“Maybe you can get a cooperative crossover deal with Wonder bread,” Nathan said.

“That’s not a bad idea,” Ober agreed. Noticing the sullen expression on Ben’s face, he asked, “What’s wrong with you?”

“Lisa found out that we were planning against Rick without her, and now she thinks we don’t trust her.”

“She’s right,” Ober said. “We don’t.”

“She also won’t speak to Ben anymore. She hates him and wishes he’d disappear.”

“Awwww, don’t let that get you down.” Ober sat next to Ben. “Lots of women hate me. It’s not that bad.”

“Why are you in such a good mood?” Ben asked, staring at his roommate. “I haven’t seen you this manic since you ate that whole bottle of Flintstone vitamins.”

“I’m just happy,” Ober said, putting his arm around Ben. “I have good friends, a good home, a good job—” Ober noticed the boxes that covered the small couch. “Are those the yearbooks?”

“Those’re them,” Nathan said. “The proverbial straws that broke Lisa’s back.”

“I really wouldn’t worry about her.” Ober turned back to Ben. “You guys are good friends. You’ll make up soon.”

“It’ll be fine,” Nathan agreed. “I mean, look at you and Eric. You guys are making improvements by leaps and bounds.”

An hour later, a large tomato and garlic pizza was delivered to the house. After everyone had grabbed a slice, the roommates turned their attention to the yearbooks scattered around the living room.

Dressed in gray sweatpants and a black-striped T-shirt, Ober sat with his feet up on the sofa. “I don’t even understand why we have to do this,” he moaned, staring at an old Stanford Law School yearbook. “I have no idea what Rick looks like. I’ve never seen him before.”

“Just keep flipping,” Ben said. “I told you what he looks like. He has a really thin head and permanent bags under his eyes.”

“That’s half the people in here,” Ober complained. “No offense, but lawyers aren’t the physical gems of society.”

“You’re looking because I need your help,” Ben said. “If you see someone that fits the description, highlight their name. That way, there’s less of a chance that I’ll overlook them when I go through it.”

“But you still have to look through them yourself,” Ober said.

“Just shut up and look,” Nathan said.

“These people are all starting to look the same,” Ober said two hours later. “Every class is the same: bald guy, ugly guy, ugly girl, bald guy, ugly girl, bald girl.”

“They’re certainly not a pretty bunch,” Nathan agreed.

“I think we should have a contest,” Ober said. “The person that finds the ugliest picture wins.”

“What do you win?” Ben asked.

“It doesn’t matter,” Nathan said, sitting up on the couch. “I just won. Take a look at this freak.”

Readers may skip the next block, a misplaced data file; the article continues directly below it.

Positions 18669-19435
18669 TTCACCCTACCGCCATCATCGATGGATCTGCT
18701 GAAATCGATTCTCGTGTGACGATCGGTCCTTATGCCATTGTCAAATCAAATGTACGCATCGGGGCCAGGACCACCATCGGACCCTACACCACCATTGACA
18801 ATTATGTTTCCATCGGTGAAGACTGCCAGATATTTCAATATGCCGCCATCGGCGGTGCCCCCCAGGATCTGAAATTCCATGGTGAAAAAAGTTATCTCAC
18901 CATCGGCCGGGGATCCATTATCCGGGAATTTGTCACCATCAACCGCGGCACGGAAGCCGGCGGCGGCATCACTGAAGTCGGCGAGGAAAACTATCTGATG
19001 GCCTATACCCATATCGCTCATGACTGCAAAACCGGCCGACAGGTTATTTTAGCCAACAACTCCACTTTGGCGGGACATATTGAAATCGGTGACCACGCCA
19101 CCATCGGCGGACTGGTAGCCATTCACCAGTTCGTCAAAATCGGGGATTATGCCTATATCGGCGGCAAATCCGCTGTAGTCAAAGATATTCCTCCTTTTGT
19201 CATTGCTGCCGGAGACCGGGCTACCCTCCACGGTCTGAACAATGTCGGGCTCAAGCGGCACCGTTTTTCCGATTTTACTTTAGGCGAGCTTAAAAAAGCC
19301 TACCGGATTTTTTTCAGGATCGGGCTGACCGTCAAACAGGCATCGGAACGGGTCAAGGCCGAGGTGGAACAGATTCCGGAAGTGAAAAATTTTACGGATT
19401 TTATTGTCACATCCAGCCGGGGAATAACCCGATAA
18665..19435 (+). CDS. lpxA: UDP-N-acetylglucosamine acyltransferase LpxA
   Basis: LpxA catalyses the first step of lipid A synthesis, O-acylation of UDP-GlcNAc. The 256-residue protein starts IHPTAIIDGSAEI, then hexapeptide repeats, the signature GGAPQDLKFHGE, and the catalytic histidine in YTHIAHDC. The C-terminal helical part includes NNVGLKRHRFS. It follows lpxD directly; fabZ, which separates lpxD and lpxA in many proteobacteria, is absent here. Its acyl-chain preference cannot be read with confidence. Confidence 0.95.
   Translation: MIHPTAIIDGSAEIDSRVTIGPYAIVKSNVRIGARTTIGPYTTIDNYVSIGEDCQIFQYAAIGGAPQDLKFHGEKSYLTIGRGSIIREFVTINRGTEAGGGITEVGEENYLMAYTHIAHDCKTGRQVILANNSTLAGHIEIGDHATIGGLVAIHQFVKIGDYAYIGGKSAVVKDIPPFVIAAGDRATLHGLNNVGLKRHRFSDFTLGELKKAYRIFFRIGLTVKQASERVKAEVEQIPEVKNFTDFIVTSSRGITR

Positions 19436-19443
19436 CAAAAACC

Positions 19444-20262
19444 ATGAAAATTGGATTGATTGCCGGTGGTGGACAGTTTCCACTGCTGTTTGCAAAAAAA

Passing the book to Ober, Nathan pointed to a picture of Ben from his days at Yale Law School. “Look at you,” Ober said. “What’d you comb your hair with that morning? A rake?”

“It definitely wasn’t my best hair day,” Ben admitted, looking at the picture.

“I’ll say,” Ober said. “It looks like you slept with a small box around your hair. It’s almost a perfect square.”

“We should try to find Lisa’s picture,” Nathan said, moving toward the Stanford pile. “She graduated the same year as you, didn’t she?” He flipped through the appropriate yearbook. “She’s not in here,” Nathan said after a minute. “She’s apparently camera shy.”

“Really?” Ben asked suspiciously.

“See for yourself,” Nathan said, handing Ben the yearbook. “She’s nowhere to be found.”

Ben scanned through the last names that started with S. Finding no picture, he flipped to the back of the photo section and saw Lisa’s name among the list of “Not Pictured” Students. “Y’know what I was just thinking?” he finally asked. “What if . . .”

Before Ben could finish his thought, Eric opened the front door, stepped inside, and shook the snow from his hair. “It’s almost midnight,” Ober said, looking at his watch. “This is an early work night, even for you.”

“What’re you guys doing?” Eric asked, immediately noticing the yearbooks scattered around the room.

“If you don’t mind, this is private,” Ben said.

“Nice to see you, too,” Eric said to Ben. “By the way, I wanted to talk to you about your note.”

“There’s nothing to talk about,” Ben said. “Just let me know what your decision is. I won’t fight you on it.”

“But what about—”

“I don’t want to discuss it now. So unless you have an answer, can you excuse us? I want to discuss something in private.”

“Can we talk about it tomorrow?” Eric asked, scratching at the five o’clock shadow on his chin.

“No, I already told you what—”